The controversy has erupted just as U.S. President Barack Obama prepares to finalize a plan for stabilizing Afghanistan, Pakistan's next door neighbor, where an insurgency led by the Taliban and supported by al Qaeda has gathered momentum in the past year, causing a growing number of U.S. and NATO military casualties.
Last week, the U.S. Congress approved the Kerry-Lugar bill, named after its sponsors Senators John Kerry and Richard Lugar, which effectively triples U.S. aid to Pakistan to $1.5 billion a year for the next five years. The bill is presently lying with Mr. Obama for signing in to law.
In an attempt to address Washington's concerns over Pakistan's military and its long-suspected ties to hardline Islamic militants, the bill stipulates that U.S. military aid will be withheld if there is evidence that Pakistan is not helping to fight terrorists including al Qaeda and the Taliban.
The bill also seeks Pakistan's cooperation to dismantle illegal nuclear supply networks by sharing "relevant information from or direct access to Pakistani nationals associated with such networks."
This was an apparent reference to Abdul Qadeer Khan, founder of Pakistan's nuclear program, effectively under house arrest for more than five years, since it was revealed that he had traded nuclear know how and technology with Iran, Libya and North Korea. The bill also provides for an assessment of the control of Pakistan's civilian government over the powerful military which has ruled it directly for more than half its life since it became independent in 1947.
Apparently stung by such provisions, General Ashfaq Pervez Kiyani (pictured above), the powerful military chief, on Wednesday met with his top commanders at the Pakistan army's general headquarters in Rawalpindi - a suburb of Islamabad, the Pakistani capital.
"The forum expressed serious concern regarding clauses impacting on national security," said the military in a statement after the meeting, acknowledging that part of the discussion was on the Kerry-Lugar bill.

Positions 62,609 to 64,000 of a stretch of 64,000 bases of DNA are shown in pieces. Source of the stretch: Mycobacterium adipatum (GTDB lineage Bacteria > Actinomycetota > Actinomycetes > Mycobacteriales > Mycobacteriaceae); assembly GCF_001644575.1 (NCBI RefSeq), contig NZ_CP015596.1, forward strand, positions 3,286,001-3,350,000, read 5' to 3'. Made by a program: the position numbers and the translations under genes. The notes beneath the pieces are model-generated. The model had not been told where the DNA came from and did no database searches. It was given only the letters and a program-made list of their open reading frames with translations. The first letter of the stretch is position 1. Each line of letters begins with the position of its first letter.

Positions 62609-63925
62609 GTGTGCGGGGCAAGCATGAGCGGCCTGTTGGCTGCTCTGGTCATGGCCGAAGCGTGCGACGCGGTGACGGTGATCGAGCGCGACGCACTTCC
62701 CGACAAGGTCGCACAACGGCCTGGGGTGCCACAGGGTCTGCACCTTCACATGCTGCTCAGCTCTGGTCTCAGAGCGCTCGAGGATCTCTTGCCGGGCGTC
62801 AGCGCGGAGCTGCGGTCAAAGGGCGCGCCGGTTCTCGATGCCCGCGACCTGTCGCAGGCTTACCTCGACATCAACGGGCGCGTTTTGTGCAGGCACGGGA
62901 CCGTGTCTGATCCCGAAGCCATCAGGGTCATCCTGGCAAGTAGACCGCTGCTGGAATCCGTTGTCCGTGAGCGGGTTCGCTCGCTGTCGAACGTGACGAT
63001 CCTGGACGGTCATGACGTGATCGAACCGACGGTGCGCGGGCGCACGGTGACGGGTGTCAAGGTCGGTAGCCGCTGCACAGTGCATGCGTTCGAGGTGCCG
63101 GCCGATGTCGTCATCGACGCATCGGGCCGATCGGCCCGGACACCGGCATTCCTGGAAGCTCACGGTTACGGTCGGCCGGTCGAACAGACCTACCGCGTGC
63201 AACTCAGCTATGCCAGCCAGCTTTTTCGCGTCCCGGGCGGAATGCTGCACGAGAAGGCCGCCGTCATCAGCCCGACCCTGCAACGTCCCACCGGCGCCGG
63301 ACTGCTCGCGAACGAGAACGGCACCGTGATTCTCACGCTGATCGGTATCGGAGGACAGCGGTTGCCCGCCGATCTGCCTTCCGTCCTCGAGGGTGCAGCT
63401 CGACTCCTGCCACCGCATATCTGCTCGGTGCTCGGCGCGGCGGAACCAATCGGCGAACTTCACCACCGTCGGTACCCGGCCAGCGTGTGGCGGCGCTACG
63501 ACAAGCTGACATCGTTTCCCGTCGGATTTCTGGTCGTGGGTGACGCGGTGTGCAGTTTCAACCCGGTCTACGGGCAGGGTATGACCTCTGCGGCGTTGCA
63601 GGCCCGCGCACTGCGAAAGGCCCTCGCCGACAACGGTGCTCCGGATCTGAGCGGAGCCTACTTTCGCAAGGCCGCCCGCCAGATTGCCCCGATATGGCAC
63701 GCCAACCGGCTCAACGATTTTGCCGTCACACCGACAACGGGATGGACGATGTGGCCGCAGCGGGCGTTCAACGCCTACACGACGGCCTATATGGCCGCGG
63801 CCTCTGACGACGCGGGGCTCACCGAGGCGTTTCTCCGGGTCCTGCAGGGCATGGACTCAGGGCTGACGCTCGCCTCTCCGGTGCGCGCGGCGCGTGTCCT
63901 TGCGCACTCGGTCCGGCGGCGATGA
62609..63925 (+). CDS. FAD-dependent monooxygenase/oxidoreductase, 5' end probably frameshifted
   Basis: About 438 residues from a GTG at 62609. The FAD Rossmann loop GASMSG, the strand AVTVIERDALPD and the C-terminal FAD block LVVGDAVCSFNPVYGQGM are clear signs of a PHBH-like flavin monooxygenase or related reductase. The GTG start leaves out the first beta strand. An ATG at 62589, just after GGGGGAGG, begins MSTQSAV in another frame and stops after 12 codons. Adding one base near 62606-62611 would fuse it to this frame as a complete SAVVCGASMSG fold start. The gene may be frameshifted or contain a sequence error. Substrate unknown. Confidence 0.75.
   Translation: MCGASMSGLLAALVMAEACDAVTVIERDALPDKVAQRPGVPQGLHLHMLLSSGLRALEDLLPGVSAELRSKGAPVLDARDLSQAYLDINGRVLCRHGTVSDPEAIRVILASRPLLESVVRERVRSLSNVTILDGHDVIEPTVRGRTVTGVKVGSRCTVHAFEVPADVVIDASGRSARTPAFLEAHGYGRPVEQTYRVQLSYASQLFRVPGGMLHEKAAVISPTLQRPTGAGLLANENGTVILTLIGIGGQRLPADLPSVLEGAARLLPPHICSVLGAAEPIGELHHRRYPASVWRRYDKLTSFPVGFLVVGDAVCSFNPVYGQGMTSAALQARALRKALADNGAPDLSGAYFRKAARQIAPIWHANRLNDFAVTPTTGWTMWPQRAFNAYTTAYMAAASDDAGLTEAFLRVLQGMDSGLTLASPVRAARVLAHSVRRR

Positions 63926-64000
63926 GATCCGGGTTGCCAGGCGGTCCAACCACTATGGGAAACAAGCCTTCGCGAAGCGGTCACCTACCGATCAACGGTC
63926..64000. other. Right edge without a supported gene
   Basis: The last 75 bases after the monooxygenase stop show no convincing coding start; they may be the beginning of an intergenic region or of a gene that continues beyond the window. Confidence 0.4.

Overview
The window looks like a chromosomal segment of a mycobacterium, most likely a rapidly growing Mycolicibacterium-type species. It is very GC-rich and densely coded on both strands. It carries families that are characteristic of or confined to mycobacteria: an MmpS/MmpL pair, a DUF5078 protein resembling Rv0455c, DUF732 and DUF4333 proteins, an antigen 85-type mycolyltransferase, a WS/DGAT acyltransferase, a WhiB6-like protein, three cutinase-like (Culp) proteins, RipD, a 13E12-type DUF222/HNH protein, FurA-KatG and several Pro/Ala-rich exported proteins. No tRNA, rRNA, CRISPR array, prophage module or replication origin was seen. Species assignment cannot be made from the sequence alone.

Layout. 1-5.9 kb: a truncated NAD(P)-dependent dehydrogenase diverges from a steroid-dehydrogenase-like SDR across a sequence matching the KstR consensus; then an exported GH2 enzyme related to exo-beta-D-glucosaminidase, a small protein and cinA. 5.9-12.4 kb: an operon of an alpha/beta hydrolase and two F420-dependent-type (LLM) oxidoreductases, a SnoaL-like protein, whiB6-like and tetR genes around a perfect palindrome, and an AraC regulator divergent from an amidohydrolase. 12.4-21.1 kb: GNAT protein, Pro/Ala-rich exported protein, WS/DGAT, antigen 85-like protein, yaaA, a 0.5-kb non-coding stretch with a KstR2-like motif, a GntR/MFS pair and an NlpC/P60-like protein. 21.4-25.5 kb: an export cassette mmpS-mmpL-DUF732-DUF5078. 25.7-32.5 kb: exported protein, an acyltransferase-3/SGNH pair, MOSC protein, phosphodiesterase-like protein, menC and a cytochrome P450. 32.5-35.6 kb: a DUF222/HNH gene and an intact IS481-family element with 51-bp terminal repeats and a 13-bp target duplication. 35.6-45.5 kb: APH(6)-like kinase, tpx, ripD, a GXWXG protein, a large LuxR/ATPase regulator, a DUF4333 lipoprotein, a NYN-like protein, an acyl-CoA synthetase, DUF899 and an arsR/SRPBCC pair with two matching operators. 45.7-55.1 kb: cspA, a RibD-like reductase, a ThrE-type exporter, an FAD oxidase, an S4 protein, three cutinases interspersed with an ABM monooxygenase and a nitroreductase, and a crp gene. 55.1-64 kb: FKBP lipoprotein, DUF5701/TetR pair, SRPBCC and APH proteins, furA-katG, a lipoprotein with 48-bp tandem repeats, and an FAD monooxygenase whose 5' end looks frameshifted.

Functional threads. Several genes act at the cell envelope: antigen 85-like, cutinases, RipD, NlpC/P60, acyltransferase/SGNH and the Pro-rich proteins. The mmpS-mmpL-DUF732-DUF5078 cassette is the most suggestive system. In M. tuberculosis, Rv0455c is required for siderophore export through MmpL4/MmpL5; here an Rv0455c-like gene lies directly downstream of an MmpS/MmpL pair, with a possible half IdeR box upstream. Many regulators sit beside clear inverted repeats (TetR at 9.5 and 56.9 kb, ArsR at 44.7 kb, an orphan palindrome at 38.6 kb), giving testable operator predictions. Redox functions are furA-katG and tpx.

The military further said it was providing the government of President Asif Ali Zardari and Prime Minister Yusuf Raza Gilani who both support the Kerry-Lugar bill with its "formal input" over the issue. The statement also said it was the parliament that would debate the issue and finally enable the government to respond.
Western defense experts familiar with Pakistan's military said the army's reaction to take a public stand suggested that the generals were seeking to at least share their reservations on a U.S. bill which has so far has been debated and publicly discussed by the country's ruling politicians.
General Kiyani is widely known to be a liberal figure who has had extensive dealings with senior U.S. and NATO generals. However, his decision to take a position on the Kerry-Lugar bill indicates a wider resentment among top generals according to western defense analysts.
"The military feels they have to publicly take a position on this matter," said one western defense official in Islamabad who spoke to CBS News on condition of anonymity. "The Pakistani military is not at all anywhere near seeking to break ranks with the U.S. What they seem to be doing is simply taking a stand. Now, the next step will come from Washington where President Obama may not want to see a break in relations with Pakistan, especially as he (president Obama) deals with the crisis in Afghanistan."